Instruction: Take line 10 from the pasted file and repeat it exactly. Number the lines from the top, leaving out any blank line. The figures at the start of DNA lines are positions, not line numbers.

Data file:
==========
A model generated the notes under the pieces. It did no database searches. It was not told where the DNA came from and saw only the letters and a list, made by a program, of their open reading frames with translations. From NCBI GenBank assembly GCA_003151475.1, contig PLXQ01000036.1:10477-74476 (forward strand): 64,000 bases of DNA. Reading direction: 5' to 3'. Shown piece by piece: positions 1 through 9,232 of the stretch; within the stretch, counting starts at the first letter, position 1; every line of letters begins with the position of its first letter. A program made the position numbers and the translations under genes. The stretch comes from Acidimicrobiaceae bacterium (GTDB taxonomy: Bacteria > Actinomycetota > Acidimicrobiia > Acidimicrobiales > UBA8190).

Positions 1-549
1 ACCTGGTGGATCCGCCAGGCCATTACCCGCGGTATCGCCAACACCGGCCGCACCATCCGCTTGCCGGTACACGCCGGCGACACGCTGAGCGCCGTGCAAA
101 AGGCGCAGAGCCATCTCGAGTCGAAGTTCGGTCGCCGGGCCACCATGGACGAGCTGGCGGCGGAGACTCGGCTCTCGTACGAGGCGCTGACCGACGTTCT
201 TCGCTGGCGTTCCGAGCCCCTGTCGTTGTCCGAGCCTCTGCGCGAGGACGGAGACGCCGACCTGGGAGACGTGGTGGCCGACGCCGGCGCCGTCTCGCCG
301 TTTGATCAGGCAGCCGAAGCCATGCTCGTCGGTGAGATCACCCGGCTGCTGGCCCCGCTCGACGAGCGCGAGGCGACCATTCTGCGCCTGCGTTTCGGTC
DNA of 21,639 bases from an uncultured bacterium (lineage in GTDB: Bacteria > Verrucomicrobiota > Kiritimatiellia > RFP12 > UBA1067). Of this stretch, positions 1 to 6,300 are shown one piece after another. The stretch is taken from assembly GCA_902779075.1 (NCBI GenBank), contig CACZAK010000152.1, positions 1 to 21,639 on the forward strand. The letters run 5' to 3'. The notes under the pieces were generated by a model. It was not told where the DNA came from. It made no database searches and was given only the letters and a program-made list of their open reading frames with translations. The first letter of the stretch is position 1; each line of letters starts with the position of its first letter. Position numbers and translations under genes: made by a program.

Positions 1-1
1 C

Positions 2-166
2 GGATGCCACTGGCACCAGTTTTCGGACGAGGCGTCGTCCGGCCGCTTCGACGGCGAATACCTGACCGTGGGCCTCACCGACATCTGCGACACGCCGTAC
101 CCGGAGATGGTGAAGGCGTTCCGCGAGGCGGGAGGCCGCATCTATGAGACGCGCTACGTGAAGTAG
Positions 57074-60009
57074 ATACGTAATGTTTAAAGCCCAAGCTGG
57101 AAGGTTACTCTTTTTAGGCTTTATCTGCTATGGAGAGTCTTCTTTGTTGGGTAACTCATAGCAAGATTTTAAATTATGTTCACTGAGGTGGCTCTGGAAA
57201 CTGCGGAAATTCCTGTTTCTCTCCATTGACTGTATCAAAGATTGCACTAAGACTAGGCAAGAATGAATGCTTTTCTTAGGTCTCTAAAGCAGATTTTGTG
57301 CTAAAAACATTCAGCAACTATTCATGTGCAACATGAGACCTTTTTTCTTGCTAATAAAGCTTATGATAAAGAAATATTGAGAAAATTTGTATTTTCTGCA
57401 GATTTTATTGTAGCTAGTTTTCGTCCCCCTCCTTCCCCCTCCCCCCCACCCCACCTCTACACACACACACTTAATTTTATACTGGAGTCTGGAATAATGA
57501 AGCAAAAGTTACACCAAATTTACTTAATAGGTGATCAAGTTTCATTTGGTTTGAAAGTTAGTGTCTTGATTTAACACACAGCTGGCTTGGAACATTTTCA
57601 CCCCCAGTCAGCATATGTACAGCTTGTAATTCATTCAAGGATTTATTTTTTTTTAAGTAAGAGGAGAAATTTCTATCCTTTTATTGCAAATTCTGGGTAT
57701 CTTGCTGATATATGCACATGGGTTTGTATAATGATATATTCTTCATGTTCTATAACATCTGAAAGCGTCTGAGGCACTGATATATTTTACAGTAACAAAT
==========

Positions 2-166